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Mentoring to enhance the learning of pre-service teachers on practicum. Dr Ngaire Hoben Faculty of Education, University of Auckland January 2008. Conventional wisdom is that school-based teaching practice is where PSTs learn to teach.
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Dr Ngaire Hoben
Faculty of Education,
University of Auckland
“In the classroom, definitely…I learnt a lot more in the classroom than I ever did at teachers’ training college. It’s very valuable… you get to experience what it’s really like…to see what a teacher really does”
What do cooperating [supervising] teachers actually do to teach their pre-service teachers to teach within a secondary classroom?
To what extent are these practices enhancing the learning of pre-service teachers, in order that they might, in turn, provide their pupils with opportunities to learn.
Effective teachers provide opportunities for their pupils to learn what they need to learn ( Berliner, 1987).
Opportunities to learn occur when:
1] lessons are aligned to appropriate and important curriculum objectives
2] pupils are cognitively and behaviourally engaged with these objectives
3] pupils enjoy a high rate of success with learning tasks, and
Sufficient time is allocated for all this to happen.
[lower = 3, middle = 5, upper =4]
Small [roll under 1000, n = 2]
Medium [roll 1000-1500, n = 5],
slightly larger [roll1500-2000, n = 2] and
large [roll greater than 2000, n = 3]
Process of developing research questions revealed teacher educators involved had no means of knowing what PSTs gained from practicum - yet
Resulted in design of framework/model for evaluating practicum as an opportunity for PSTs to learn to teach
Reflected in two dimensions: a task dimension and a relational dimension
“Someone once did this for me”.
“as crazy as it sounds, I’m a senior teacher here”.
“my partner and I have a young family and are renovating a house and are working full-time” Rose, year 3 teacher
A way of knowing that involves expert knowledge at a “personal-professional, theoretical and practical” level (Goodfellow and Sumison, 2000, p 248)
Issues to do with:
Criterion 1: Opportunities to teach & to observe supervising teacher teaching and reflecting on own practice.
Kate did observe Rose, Rose observed Kate but provided no modelling or reflection on practice for Kate
Criterion 2: Shared planning of outcomes, resources & aligned pedagogy.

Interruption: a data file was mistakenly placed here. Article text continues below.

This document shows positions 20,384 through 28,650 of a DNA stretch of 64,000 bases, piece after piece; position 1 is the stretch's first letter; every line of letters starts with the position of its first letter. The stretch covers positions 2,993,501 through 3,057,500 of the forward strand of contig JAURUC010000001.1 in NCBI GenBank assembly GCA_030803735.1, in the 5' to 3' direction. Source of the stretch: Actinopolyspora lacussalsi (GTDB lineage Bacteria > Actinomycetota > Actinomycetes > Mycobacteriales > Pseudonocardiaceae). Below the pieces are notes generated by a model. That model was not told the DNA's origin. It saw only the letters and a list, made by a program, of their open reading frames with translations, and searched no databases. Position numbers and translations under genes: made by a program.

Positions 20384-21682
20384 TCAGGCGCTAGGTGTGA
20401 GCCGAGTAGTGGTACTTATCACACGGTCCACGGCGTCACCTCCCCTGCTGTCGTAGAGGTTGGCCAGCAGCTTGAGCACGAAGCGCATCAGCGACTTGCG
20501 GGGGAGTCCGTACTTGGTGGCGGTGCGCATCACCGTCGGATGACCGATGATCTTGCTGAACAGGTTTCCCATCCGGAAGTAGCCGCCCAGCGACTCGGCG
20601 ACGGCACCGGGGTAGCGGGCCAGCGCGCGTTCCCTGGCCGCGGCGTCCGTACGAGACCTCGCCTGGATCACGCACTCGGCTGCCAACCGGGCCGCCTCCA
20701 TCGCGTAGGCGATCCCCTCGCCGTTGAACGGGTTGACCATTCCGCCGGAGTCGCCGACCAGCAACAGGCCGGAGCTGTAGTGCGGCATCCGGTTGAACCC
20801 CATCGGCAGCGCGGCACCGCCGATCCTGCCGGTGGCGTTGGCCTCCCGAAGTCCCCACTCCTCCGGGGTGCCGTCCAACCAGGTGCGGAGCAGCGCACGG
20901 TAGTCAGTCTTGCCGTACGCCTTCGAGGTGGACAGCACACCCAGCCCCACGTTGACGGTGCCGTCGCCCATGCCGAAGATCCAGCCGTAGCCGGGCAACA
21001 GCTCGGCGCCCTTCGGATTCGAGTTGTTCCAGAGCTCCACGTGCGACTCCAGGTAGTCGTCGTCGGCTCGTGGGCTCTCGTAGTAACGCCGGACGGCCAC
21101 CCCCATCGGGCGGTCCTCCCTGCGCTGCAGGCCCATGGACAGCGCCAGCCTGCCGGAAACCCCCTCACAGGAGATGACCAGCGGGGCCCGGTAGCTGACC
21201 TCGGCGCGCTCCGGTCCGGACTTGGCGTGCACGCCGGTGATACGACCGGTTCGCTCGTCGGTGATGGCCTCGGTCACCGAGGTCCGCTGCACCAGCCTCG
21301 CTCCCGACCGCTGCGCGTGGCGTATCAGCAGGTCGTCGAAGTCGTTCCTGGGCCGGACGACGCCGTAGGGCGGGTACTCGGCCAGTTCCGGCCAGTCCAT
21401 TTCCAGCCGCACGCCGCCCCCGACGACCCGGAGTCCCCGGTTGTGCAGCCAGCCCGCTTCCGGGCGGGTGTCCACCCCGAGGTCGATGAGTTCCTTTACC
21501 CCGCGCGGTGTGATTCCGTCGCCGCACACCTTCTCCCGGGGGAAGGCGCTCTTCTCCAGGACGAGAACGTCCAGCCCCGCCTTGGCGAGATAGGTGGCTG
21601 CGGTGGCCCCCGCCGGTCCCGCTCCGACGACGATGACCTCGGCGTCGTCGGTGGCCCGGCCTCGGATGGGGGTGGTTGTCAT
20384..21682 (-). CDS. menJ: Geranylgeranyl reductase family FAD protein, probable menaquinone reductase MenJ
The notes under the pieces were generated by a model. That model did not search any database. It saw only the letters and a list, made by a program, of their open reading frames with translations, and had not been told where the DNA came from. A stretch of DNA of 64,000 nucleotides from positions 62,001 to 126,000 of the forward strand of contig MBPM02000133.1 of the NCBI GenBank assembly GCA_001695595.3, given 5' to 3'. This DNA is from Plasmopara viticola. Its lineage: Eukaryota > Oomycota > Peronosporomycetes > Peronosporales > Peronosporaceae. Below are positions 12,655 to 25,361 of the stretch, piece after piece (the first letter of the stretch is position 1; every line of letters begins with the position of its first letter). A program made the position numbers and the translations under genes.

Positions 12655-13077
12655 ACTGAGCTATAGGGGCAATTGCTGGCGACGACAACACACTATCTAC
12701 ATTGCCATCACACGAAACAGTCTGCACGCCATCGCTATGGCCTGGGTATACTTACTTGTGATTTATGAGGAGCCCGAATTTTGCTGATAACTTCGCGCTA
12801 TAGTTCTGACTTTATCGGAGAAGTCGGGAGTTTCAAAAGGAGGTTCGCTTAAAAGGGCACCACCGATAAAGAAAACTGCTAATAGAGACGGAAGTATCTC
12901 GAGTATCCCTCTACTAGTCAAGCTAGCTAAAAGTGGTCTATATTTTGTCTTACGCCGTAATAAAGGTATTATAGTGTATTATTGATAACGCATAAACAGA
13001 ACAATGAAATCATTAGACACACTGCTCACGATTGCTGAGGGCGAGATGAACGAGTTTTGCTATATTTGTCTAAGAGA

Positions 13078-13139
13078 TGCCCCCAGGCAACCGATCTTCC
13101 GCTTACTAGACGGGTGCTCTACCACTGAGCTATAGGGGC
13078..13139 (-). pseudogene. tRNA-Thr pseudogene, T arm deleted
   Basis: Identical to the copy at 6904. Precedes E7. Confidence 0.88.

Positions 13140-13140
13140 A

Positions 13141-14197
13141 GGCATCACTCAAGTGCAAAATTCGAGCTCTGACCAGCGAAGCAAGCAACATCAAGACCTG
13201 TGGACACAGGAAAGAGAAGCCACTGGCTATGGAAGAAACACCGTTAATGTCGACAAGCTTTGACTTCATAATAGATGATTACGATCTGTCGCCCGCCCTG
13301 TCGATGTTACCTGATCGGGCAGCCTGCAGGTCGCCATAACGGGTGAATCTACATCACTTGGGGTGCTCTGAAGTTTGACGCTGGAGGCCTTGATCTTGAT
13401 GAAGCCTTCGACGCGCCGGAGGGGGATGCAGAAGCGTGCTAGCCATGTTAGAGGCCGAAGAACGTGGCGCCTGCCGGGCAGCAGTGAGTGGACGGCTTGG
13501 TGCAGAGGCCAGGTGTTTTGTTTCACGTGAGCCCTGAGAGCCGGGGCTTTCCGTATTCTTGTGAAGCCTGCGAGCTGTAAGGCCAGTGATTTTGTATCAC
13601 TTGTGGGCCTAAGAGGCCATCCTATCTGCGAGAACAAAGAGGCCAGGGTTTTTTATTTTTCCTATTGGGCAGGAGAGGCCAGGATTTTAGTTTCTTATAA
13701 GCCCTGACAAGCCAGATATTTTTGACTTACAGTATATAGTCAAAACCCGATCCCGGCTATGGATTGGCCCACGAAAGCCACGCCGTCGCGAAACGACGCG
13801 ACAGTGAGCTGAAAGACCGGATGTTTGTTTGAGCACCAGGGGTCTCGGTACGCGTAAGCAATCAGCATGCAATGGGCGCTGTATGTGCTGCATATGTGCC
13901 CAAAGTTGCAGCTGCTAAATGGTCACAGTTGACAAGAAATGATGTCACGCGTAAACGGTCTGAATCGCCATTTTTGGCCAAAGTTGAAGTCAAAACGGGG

No real time given for this after 2 sessions.
Criterion 3: Provision of quality feedback which is evidence based, critically constructive and sufficiently regular.
Very little feedback, perceived by Kate to be “all negative”
Relational dimension: Criterion 1: High mutual empathy- Kate felt unwelcome, CT frustrated, little time spent together and high level of tension developed between CT and PST
Relational dimension continued:
Criterion 2: Openness of CT & PST to learning from one another – Kate identified those practices of Rose’s she felt she could work with.
Criterion 3: The CT and PST engage in disclosure and checking of assumptions, expectations and reactions – no checking of expectations or assumptions and no discussion of points of difference.
Context worked against Rose:
Kate now a little older and wiser & context changes.
After a lesson in which the kids weren’t that interested and were mucking around, Sam asked me “why do you think they weren’t engaged with this, What do you think you could have changed to make this more interesting for them? Is there a different approach you could have made with the same material?”, that kind of stuff, which was really good because it made me think, “well, maybe it’s not the lesson that’s totally crap, but the way I approached it” or “maybe the lesson was bad and the approach was OK”. I had to kind of think, “well, which is it?” (Interview with pre-service teacher Kate)
Differences in key aspects:
(And of course, in the context – their departments provided very different models of working)
“Given that our student teachers are going to be our future colleagues in the teaching profession, every attempt should be made to ensure that practicum advisors are not only the very best people available for that task but well prepared to undertake that task” (Clarke, 1997, p. 168).
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